skipsinvested

Know Any Good Training Books?

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Does anyone know of any good step by step books for ground work before riding? One from halter to saddle. I found a few but they were all under saddle. Id like to have something more like a "journal" that I can write in with each objective and with points you should be hitting. All the ones I can find are more stories than anything and nothing with actual step by step process. Id really like to keep the "toys" to a minimum. I have a round pen, but Id rather keep that to a minimum too. Id really prefer CA but thats a preference not a neccessity. Just something I could use as another ground tool.

Anyone have any suggestions?

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I really like Storey's Guide to Training Horses by Heather Smith Thomas. It's pretty basic and easy to follow. I like the step by step guidance she gives. It goes from initial handling to ground work on to saddling then the first ride to refinement and trailer loading she finishes with trouble shooting. Overall a good tool to have.

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I'd like to second the Storey's Guide to Training Horses, I have it (somewhere in my house) and it's a great book, tons of exercises. As far as I know, there's not journal area, but you can pick up a notebook cheap and use that for note taking and record keeping :smileywavey:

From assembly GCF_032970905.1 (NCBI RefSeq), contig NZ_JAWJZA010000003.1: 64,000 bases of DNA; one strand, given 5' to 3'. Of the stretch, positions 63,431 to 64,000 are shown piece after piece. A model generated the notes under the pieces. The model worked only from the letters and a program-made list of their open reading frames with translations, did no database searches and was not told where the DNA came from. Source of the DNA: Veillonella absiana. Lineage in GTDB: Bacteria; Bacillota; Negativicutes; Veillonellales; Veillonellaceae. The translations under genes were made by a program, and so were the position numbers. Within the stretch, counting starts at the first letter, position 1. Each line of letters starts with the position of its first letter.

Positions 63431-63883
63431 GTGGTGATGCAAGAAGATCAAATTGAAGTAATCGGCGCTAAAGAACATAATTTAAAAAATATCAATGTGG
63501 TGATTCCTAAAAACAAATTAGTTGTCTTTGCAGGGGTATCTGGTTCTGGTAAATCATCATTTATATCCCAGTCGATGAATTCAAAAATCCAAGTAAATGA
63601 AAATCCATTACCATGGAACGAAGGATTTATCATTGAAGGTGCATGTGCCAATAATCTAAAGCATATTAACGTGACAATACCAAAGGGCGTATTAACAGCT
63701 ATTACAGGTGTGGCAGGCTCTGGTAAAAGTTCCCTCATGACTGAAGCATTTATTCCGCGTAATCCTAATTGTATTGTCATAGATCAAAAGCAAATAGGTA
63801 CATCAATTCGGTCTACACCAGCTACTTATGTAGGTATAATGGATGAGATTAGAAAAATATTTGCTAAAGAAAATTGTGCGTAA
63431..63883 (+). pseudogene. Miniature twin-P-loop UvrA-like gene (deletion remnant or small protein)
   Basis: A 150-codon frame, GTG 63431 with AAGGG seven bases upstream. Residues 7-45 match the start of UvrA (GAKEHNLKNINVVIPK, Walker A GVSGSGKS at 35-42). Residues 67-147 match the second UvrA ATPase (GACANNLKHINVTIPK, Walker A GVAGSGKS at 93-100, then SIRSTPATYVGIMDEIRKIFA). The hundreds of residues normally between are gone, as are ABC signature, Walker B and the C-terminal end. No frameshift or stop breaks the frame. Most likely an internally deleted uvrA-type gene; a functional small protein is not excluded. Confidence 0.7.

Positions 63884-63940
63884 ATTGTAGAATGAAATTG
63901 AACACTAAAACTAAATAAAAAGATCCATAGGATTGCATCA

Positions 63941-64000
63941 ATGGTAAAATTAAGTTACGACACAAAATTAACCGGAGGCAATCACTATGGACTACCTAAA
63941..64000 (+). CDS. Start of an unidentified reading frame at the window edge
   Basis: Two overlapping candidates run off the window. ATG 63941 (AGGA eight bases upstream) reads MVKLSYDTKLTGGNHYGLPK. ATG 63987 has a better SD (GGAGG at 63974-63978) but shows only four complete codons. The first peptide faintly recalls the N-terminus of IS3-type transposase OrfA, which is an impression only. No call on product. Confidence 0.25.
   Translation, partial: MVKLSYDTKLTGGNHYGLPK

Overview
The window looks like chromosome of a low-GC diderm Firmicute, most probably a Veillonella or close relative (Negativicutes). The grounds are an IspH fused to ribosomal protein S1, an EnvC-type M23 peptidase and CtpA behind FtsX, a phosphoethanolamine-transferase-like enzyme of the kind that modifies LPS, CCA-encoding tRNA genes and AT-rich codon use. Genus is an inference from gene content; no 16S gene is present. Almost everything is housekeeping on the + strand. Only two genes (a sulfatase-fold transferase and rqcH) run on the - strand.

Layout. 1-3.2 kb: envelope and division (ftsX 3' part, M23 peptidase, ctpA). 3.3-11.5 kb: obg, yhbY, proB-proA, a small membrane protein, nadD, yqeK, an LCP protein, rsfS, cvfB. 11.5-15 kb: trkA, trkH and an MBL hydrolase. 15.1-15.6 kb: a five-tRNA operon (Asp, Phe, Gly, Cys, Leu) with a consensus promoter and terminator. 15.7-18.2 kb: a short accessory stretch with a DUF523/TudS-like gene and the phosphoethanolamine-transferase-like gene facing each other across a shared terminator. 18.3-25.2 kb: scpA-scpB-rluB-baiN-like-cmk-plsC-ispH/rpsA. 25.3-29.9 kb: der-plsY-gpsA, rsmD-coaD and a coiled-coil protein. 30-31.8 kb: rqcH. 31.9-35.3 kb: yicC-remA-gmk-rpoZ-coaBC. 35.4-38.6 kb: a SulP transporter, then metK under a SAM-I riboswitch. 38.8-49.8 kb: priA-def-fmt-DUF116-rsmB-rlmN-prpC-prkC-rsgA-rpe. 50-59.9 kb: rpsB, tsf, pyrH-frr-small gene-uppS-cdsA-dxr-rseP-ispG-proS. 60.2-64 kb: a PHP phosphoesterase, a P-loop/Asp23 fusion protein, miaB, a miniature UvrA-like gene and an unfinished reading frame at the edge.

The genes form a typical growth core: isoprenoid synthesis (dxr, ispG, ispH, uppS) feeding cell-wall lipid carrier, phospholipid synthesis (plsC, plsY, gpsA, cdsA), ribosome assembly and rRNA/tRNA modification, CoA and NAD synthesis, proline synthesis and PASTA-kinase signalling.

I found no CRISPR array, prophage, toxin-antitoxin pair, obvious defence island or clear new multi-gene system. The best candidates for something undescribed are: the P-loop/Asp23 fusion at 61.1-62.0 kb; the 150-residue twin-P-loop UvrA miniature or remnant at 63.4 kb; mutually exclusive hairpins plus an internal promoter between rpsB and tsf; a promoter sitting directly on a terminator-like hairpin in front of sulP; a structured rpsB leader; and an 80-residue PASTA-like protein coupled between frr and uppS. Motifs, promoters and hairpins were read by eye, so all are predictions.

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I started Sean Patrick's the Modern Horseman's Countdown to Broke and the beginning off the year. 33 steps with guides and goals.

I found doing the exercises with my older gelding helped me teach young Hatch. It us structured starting from very basic ground, i.e. without even halter broke, but I'd easily applied to a been there done that horse, or as in Hatch's case a fairly green broke horse.

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I'd be remiss if I didn't recommend MY book, (link-->) 'HELP! My Horse Hates Me! How to Gain & Keep Your Horses' Respect' . LOL!

It's NOT a nuts 'n bolts training guide but a very good primer about horse psychology, how the horse mind works, how they learn, how to establish the respect for humans they need to have before any meaningful learning can take place, foundation training exercises and how to avoid and correct bad behaviors that creep in. When you thoroughly understand why and how horses respond to their environment you can start successfully creating your own training program.

As I said, it's not a stand alone horse training book. But it will certainly compliment other training material by allowing you to understand WHY and HOW most popular training techniques work rather than just mimicking them and hoping for the best. ~FH

Edited by FloridaHorseman

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Clinton Anderson's books are great. The photos are beautiful and he spells everything out step by step and even lists the things he finds that you may be doing incorrectly and tells you how to correct the issues. :yay: Go to his website....Downunderhorsemanship.com and you'll find the books there.

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